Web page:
He followed them into the coffee shop but didn’t even like coffee. He just thought the girls were cute and was tired of weekends with no plans.
“What can I get you?”
It took him a moment to realize the barista was talking to him, so he froze. He hadn’t thought this through. It was all about the girls.
“Um…a cup of tea, please.” He didn’t exactly love tea, either.
Shit, there were kinds? He was lost. The barista tapped his foot, then pointed to a list on the wall. Breakfast? Oolong? What the heck is oolong? What does that even mean? Ginger tea? What the hell?
“Uh…plain?” he replied.
“We have 16 ounce and 24 ounce.”
Shit. “16 ounce, please.”
The man made the tea and handed it to him.
The girls were gone.
Alice got home from work and pulled out the vintage Polaroid camera she’d discovered at a yard sale fully loaded, an unlikely find. She took out a small cloth and cleaned the lens, then reread the directions posted on the back of the camera itself. She was ready.
She threw on a cardigan in case it got chilly as evening approached and walked to the door to look at the world through the camera. She moved it from one spot to another with a heavy sigh. After a moment she went outside to walk around and find some photo opportunities.
Wandering around her neighborhood was admittedly not the way to find great shots, but none of her friends would pose for her. If she were honest with herself, she would realize that she wasn’t really close to any of them.
The camera was exciting, but the prospect of taking photographs of flowers and trash on the road and trees and cars didn’t really feel like the ultimate use of this rare and almost magical ancient film. She wanted to capture the image of a person. To know the feeling of posing them just right followed by the satisfaction of hearing the click of the shutter.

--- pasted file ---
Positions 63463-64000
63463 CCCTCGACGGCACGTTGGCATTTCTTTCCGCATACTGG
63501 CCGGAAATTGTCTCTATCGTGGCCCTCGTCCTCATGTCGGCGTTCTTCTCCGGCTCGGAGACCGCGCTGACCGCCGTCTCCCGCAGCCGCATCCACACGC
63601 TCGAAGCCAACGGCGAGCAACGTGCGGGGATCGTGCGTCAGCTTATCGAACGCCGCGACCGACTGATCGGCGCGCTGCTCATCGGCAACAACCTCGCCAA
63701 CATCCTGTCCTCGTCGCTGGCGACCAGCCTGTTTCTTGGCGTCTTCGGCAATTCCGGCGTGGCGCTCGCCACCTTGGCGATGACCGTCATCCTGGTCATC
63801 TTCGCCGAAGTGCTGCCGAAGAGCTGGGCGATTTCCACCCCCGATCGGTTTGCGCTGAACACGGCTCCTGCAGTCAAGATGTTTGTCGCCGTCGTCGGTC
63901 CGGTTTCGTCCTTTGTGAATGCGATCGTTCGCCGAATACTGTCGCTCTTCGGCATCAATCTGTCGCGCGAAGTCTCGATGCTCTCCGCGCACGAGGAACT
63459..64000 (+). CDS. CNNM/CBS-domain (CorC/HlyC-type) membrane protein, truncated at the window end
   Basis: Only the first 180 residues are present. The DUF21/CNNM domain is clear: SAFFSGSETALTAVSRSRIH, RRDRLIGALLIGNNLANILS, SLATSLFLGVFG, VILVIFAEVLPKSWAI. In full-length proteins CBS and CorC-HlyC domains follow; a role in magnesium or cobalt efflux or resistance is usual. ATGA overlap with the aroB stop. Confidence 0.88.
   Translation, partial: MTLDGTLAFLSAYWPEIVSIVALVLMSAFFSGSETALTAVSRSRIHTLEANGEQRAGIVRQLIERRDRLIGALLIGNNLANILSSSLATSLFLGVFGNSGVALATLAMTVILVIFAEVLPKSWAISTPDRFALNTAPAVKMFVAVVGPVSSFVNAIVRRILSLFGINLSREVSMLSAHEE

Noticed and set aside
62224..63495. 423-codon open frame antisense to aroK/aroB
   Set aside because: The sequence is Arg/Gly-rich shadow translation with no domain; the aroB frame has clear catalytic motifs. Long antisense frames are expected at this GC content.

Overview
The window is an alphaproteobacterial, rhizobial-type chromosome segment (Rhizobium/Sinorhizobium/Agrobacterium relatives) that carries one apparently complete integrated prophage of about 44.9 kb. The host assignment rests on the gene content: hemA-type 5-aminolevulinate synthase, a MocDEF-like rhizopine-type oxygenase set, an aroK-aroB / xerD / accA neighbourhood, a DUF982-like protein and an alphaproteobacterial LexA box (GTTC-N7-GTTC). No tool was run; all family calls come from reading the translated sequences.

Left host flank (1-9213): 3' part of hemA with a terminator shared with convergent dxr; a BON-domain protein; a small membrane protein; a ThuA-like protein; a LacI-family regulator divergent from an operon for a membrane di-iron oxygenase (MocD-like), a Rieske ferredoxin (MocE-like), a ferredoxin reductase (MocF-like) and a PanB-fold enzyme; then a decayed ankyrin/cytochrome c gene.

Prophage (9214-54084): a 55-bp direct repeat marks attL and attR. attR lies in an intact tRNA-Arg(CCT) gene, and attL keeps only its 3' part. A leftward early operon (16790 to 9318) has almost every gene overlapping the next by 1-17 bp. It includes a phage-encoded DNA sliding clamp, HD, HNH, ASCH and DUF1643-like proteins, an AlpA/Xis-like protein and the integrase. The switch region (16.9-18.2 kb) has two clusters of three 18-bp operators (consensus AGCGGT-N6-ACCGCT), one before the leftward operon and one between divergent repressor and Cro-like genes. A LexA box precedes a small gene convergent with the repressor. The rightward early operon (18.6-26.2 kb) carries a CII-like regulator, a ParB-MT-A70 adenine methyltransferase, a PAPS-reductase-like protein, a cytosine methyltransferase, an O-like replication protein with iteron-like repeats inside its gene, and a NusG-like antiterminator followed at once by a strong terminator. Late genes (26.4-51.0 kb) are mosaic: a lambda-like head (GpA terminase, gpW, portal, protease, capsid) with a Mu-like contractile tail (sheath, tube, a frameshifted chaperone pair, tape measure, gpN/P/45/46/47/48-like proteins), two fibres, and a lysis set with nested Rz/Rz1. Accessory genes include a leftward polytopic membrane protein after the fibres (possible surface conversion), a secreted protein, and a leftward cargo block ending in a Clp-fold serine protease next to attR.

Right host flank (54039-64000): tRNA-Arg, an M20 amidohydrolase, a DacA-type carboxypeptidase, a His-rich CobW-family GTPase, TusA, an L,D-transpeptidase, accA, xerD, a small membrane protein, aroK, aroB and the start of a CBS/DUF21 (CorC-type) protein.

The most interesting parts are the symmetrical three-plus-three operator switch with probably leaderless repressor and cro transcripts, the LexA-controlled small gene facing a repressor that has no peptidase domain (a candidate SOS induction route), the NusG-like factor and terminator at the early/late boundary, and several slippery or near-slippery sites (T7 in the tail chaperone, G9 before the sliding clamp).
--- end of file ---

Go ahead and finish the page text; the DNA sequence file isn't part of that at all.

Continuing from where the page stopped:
This was the first time Alice realized that she was alone. No boyfriend. No best friend. A few acquaintances who never called her; she was always the one dialing them, asking them to go out, and then hitting end after they declined.
She walked down the empty street, dragging her hand along a chain link fence, and looked from house to house, car to car, nobody to be found. She headed for the playground in the hopes that some parent would be there pushing their child on a swing, or teaching them to ride a bike. But when she got there she realized it wasn’t right. She relaxed on a bench and watched some kids play on the nearby jungle gym.
She moved to the swingset and let the Polaroid rest on her lap, her free hand holding the chain, resting her head against the cold metal chain.
Photographs taken by me of model/makeup artist Sarah Maccarelli, whose work can be seen here. She was great to work with and was quite the actress, considering how happy and friendly she was.
Posted in flash fiction
Tagged alone, art, beauty, depression, fiction, flash fiction, found photograph, friends, friendship, kitsch, life, loneliness, lonely, love, people, photo, photograph, photography, photos, pictures, polaroid, relationships, sad, vintage, writing
This print and many others are now available on my Etsy!
Posted in flash fiction, photos of strangers, Typography
Tagged 1940s, alone, art, birthday, depressing, down, family, fiction, flash fiction, loneliness, moving, new home, photo, photography, relationships, sad, typography, writing